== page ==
Jack and Hamus had to think for a while about the last time they had seen each other and caught up. By virtue of deduction (or evidence of early-onset Alzheimer’s), they figured it had been 8 years ago, at their graduation ceremony. The dinner conversation was standard fare for two good friends who hadn’t seen each other in nearly a decade – where they were now and how they got there, how much things have changed (or haven’t).
Jack related his journey from being an engineer to a business owner and his parallel journey to finding God and becoming a part-time pastor. This had come as a surprise to Hamus: “Of all the people I know, you are one of the most logical and rational. I can’t believe you found God.”
Jack wasn’t surprised at the comment – it was one he had heard many times in the last several years. As Hamus reflected on his own life and how he had been feeling in a rut, just doing the same old things, settling into a life that he viewed as helplessly mediocre, Jack couldn’t help but think about how different his life would have been without God in it. Then Hamus said something that struck Jack mid-thought…
“Of all our friends from uni days, you’re probably the most successful…” said Hamus, which wasn’t actually his real name. Back at uni, he had been known by Themistocles, but having worked for several years he had found it easier to just adopt an easier name for everybody to remember (and pronounce). Jack just found it bizarre calling his big Greek friend “Hamus”.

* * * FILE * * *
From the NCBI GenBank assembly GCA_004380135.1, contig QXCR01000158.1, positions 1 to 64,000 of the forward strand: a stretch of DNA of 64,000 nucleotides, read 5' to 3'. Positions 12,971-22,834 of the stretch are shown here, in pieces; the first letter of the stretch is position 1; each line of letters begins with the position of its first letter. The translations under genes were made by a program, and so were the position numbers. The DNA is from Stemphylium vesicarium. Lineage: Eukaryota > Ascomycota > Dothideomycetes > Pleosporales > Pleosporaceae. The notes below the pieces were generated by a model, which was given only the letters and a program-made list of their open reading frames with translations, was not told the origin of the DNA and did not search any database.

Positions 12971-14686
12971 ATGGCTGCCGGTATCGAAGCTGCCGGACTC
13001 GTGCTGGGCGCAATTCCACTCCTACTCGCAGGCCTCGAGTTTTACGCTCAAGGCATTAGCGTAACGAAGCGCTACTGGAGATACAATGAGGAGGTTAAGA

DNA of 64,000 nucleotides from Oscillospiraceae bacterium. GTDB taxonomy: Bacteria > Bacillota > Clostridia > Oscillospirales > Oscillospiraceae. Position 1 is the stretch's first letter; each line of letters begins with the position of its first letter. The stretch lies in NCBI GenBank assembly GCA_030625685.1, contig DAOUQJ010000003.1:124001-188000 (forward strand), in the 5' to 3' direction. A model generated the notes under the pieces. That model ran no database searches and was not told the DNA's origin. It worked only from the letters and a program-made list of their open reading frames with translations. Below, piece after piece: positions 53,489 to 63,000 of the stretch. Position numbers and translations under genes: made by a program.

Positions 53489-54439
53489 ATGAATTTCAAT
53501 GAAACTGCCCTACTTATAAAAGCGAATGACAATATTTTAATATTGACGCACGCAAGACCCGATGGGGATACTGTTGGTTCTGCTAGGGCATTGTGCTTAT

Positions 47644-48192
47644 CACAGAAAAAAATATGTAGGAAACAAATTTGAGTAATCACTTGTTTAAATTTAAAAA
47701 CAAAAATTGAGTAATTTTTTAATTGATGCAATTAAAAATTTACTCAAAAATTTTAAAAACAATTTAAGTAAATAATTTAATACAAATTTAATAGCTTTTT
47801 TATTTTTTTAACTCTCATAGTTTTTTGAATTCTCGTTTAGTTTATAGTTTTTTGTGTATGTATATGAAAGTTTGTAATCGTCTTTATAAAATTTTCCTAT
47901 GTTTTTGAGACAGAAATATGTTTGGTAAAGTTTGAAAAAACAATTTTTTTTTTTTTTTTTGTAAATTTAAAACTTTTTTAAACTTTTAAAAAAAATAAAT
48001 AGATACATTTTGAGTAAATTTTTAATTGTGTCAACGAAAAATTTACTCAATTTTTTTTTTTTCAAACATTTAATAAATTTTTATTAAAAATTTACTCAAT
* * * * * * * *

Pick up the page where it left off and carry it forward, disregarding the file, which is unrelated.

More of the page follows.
Hamus’ words echoed in Jack’s mind throughout their dinner and well after they had both parted ways. He certainly didn’t feel that he had reached any notable level of success, though, perhaps it was more a statement about how average Hamus felt his other uni friends’ lives were. For Jack though, it made him reflect on what it meant to be successful in God’s eyes.
For the second time in as many weeks, he found himself using his devotional journal:
I wonder what people prayed for throughout history? I bet whatever it was would reflect their desires borne from what society at the time deemed as successful. Society and the world constantly define and redefine success for us – it wasn’t always fame and fortune. Or was it? I don’t know.
But what is success in God’s eyes? Success in God’s eyes is fulfilling His purpose for our lives. Divining what exactly that purpose is should be a life-long journey of extrospection (looking outwards… up, specifically). Where we run into difficulty is when we find out that His will for us isn’t the same as our will for us. And when that difference is allowed to go on unresolved, we are disappointed and unsatisfied.
Why is it that when we hear that God wants the best for us, that we already seem to think we know what ‘the best for us’ is and that God should provide that for us? Our prayers reflect it on a daily basis. Yet even a cursory glance at Scripture would suggest otherwise: “As a result, they do not live the rest of their earthly lives for evil human desires, but rather for the will of God.” (1 Peter 4:2 NIV)
It is so hard for most of us to accept that God’s perspective is eternal and that our worldly desires are just a distraction to the main event. I’m just feeling more grateful than usual today that in this world of ever-changing expectations we can worship and serve an ever-unchanging God.
What success metrics do I measure my life against? Those that the world defines? Or those that God defines? I can only do my best and pray that it’s the latter.